Social environment and health services

Chronic mental disorders have special treatment needs. Inpatient treatment and hospital settings must be different from acute psychiatric inpatient facilities. Outpatient care must be organized under a long term perspective. Of special importance is the understanding and support by their partners and their social environment.


•   The "Multidimensional Social Contact Circle, MuSC" has been developed for the assessment and evaluation of social relationships and the social network of a person. It is available both as an observer rating instrument and a self-rating scale, MuSC-S. The MuSC has been designed according to the social network mapping approach. In a first step it has to be determined in how many areas of life ("household", "family", "work ", "friends", "leisure contacts", "neighbors", “others ") the person has contact with others. Based on the theories of role accumulation, it assumed that social contacts should be given in all areas. Then "everyday contacts" and "basic contacts" are discriminated. Finally, emotional and practical support or burdens are rated. The MuSK allows an easy assessment of central parameters of the social network. It can be used for clinical and scientific purposes.

•   When inpatient treatment is needed, contacts with other patients are important under a diagnostic and therapeutic perspective. Studies were done with an adaptation of the MuSK on how patients support or burden each other (FEPB).


        Contacts between patients are one element of the therapeutic milieu when patients are treated in an inpatient setting. The therapeutic milieu is a core element of any inpatient treatment. It is of special importance in the treatment of psychosomatic patients. In order to assess the social and therapeutic milieu, the “milieu rating scale” was developed. It asks for the architectural set up but also the psychological organization of the hospital.


        Inpatient treatment can be provided on a full-day or day care basis. There are unanswered questions in respect to which type of patient should be treated in which environment. Patients of both treatment settings have been compared. Contrary to expectations it was found that day care patients were on average more severe cases. They were more often unable to work, which can be explained by a reluctance of some patients to accept treatment in general, so that they prefer day care.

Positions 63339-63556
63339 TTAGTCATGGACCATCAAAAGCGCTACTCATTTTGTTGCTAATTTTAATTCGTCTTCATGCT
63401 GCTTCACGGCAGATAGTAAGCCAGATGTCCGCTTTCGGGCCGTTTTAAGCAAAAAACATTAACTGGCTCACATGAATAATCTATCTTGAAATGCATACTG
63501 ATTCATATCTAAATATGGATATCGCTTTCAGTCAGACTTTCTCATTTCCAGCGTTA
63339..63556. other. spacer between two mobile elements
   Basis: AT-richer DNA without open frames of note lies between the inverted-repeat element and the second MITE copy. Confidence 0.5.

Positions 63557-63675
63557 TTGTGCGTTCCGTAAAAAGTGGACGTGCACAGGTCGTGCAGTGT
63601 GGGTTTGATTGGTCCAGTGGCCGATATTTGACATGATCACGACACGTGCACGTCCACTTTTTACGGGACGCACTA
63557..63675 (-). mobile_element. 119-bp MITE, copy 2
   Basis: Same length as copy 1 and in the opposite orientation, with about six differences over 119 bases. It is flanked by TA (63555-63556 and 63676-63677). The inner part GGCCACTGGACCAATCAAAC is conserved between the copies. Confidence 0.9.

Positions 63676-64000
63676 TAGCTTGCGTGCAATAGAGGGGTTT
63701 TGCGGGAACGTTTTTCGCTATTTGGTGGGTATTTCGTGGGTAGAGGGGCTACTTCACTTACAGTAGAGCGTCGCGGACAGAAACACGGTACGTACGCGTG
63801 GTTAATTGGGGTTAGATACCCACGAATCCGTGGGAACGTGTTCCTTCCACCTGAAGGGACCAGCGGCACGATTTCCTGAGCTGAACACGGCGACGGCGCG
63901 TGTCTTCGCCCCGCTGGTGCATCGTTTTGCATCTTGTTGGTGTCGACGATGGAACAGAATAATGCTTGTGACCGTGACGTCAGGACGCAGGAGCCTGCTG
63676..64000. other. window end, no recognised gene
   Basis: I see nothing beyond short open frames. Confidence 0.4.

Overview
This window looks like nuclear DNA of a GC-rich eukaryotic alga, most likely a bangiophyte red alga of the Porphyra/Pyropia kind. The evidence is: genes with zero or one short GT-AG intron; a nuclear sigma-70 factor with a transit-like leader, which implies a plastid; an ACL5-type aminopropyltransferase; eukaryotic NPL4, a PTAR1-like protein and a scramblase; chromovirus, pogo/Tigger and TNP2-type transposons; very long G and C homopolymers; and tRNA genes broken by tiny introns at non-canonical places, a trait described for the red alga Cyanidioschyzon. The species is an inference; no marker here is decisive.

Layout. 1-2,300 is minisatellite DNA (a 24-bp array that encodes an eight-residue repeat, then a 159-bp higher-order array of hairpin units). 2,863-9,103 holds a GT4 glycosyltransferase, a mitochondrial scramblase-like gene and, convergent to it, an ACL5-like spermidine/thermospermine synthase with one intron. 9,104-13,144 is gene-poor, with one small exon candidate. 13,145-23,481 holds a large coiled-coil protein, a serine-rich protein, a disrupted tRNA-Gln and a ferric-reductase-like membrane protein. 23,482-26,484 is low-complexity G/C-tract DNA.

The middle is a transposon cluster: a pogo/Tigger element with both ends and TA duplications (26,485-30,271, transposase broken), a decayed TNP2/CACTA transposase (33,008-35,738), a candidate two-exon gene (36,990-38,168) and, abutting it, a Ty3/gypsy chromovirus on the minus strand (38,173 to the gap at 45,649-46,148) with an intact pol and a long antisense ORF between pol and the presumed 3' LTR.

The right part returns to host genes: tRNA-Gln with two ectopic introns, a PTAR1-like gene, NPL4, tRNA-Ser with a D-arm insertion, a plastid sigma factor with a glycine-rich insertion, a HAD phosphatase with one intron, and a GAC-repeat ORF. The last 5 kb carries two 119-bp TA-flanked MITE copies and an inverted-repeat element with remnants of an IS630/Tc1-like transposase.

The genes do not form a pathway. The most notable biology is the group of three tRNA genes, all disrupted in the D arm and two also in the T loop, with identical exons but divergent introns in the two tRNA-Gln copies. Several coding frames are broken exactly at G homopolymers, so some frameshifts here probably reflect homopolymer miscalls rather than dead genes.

As inpatient treatment is by definition a short term intervention, it is important that pre- and post-treatment is taken into account. Under this perspective it has been studied who treated patients before they were admitted to inpatient treatment and who followed up.


        A form of aftercare can be internet contacts. Patients were given the opportunity to hold contact through a self-help internet forum. The results showed that only a small percentage of patients took part and that the contact duration was rather short. This could not be improved after a therapist regularly participated.


        Chronic patients need long-term care. This is primarily provided by general practitioners. Furthermore they need medical as well as social support. The question is how general practitioners care for this group of patients. In collaboration with 40 general practitioners the prevalence and type of patients with chronic mental disorders were assessed, and the spectrum of treatments monitored. A consultant, who had seen the patients personally gave recommendations on options for improvement. About one third of patients in general practice are suffering from chronic and impairing mental disorders. Over the course of time a large variety of treatments is applied, either by the general practitioners themselves or after referral to specialists. No indicators for undertreatment were found.



Research database

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